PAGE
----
Children are not as hard-headed as adults—in a very literal sense. Babies are born with soft spots and flexible joints called sutures at the junctions where various sections of their skull bones meet. If these sutures fuse prematurely, the skull cannot expand to accommodate the child’s growing brain—a serious birth defect called craniosynostosis that can …

USC Stem Cell and BCRegMed Virtual Symposium brings Canada to California

It didn’t require plane tickets to bring together scientists from USC Stem Cell in Los Angeles and BCRegMed in Vancouver. During October’s Virtual Symposium, videoconferencing technology enabled these scientists to share ideas as if they were sitting in the same conference room—even though they were more than 1,200 miles apart.

USC Stem Cell scientist D’Juan Famer named Howard Hughes Medical Institute Hanna H. Gray Fellow

A little over a year after arriving at USC, D’Juan Farmer has been awarded one of the most prestigious fellowships available to postdoctoral fellows. The Howard Hughes Medical Institute (HHMI) Hanna H. Gray Fellows Program supports early-career life scientists from groups underrepresented in the life sciences. The fellows receive up to $1.4 million in funding …

At the retreat for USC’s stem cell department, the students become the masters

Students and trainees took center stage at the annual retreat for USC’s Department of Stem Cell Biology and Regenerative Medicine. They presented their latest research to the 180 stem cell scientists who gathered at the event, held at the Pala Mesa Resort in Fallbrook, California this September.

A Fox code for the face

In the developing face, how do stem cells know whether to become cartilage, bones or teeth? To begin to answer this question, scientists from the USC Stem Cell laboratory of Gage Crump tested the role of a key family of genes, called “Forkhead-domain transcription factors,” or Fox. Their findings appear in the journal Development.

Growing hope: New organs? Not yet, but stem cell research is getting closer

If you lose a limb, it’s lost for life. If you damage a kidney, you won’t grow a new one. And if you have a heart attack, the scars are there to stay. But regenerative medicine is poised to change all of this. Building new tissue is within sight, and USC scientists are among the …

USC Stem Cell scientists chew on the mysteries of jaw development

Scientists in the USC Stem Cell laboratory of Gage Crump have revealed how key genes guide the development of the jaw in zebrafish. These findings may offer clues for understanding craniofacial anomalies in human patients, who sometimes carry a mutation in equivalent genes.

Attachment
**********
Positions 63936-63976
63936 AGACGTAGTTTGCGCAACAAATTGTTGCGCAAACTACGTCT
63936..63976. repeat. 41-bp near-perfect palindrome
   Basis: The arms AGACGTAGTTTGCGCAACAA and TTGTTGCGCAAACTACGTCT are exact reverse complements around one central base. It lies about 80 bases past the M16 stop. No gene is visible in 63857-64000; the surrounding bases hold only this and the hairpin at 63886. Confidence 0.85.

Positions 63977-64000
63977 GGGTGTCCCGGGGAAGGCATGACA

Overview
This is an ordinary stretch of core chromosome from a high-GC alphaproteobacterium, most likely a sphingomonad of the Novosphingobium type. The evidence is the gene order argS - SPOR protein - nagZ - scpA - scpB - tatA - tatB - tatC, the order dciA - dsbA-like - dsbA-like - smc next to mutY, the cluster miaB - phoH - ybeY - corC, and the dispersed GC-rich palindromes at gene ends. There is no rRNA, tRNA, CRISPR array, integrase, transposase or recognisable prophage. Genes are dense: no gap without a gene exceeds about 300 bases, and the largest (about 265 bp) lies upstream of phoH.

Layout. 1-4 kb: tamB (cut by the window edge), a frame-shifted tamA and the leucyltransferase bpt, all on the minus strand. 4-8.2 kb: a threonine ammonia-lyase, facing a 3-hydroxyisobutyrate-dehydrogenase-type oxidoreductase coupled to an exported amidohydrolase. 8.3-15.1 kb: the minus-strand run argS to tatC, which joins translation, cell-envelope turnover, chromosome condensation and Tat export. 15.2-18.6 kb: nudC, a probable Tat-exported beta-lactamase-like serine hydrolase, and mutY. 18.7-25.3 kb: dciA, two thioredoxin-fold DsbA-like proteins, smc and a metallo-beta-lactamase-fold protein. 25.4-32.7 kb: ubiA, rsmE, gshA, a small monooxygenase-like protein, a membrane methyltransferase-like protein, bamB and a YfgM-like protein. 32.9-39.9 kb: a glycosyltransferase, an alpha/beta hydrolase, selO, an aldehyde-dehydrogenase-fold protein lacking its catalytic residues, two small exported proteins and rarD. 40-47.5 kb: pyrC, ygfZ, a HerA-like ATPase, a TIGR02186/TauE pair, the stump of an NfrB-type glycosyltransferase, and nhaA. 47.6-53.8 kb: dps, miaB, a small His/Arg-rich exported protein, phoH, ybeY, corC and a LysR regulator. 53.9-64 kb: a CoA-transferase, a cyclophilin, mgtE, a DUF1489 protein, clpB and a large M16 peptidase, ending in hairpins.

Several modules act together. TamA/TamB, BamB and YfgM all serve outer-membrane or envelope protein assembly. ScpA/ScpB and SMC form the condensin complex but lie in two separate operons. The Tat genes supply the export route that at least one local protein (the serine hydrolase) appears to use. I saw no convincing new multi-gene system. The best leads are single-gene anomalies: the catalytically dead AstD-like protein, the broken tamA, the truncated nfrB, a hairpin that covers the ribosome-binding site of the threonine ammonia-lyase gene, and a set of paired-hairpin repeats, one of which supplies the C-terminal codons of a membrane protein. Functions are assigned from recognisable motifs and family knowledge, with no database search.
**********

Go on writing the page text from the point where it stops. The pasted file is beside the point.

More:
Scientists get into detail at the retreat for USC’s stem cell department

“The process of disease is about detail,” said Larry Goldstein, the director of the stem cell program at the University of California, San Diego, and keynote speaker at the retreat for USC’s Department of Stem Cell Biology and Regenerative Medicine. Held on October 20 and 21 at the Pala Mesa Resort in Fallbrook, California, the …

As the Hearst Fellow, Peter Fabian studies small fish in a big pond at USC Stem Cell

During his career as a developmental biologist, Hearst Fellow Peter Fabian has studied many kinds of fish—from bichir and sturgeon, to gar and medaka. However, his favorite is the zebrafish, the current focus of his postdoctoral training in the USC Stem Cell laboratory of Gage Crump. “I like zebrafish most,” said Fabian. “It’s a very …

USC Stem Cell scientist Gage Crump earns an $8 million NIH Award for Sustaining Outstanding Achievement in Research

The National Institutes of Health (NIH) has recognized USC scientist Gage Crump with an Award for Sustaining Outstanding Achievement in Research—an eight-year, $8 million grant to support the development of stem cell-based treatments for patients with craniofacial diseases.

USC Stem Cell scientist Joanna Smeeton wins NIH Pathway to Independence Award

After her breakthrough discovery that zebrafish can be used to study arthritis, postdoctoral fellow Joanna Smeeton has received a prestigious National Institutes of Health (NIH) Pathway to Independence Award. Known as the K99/R00, the award will help her transition from the postdoctoral to the faculty stage of her career.

Gage Crump, PhD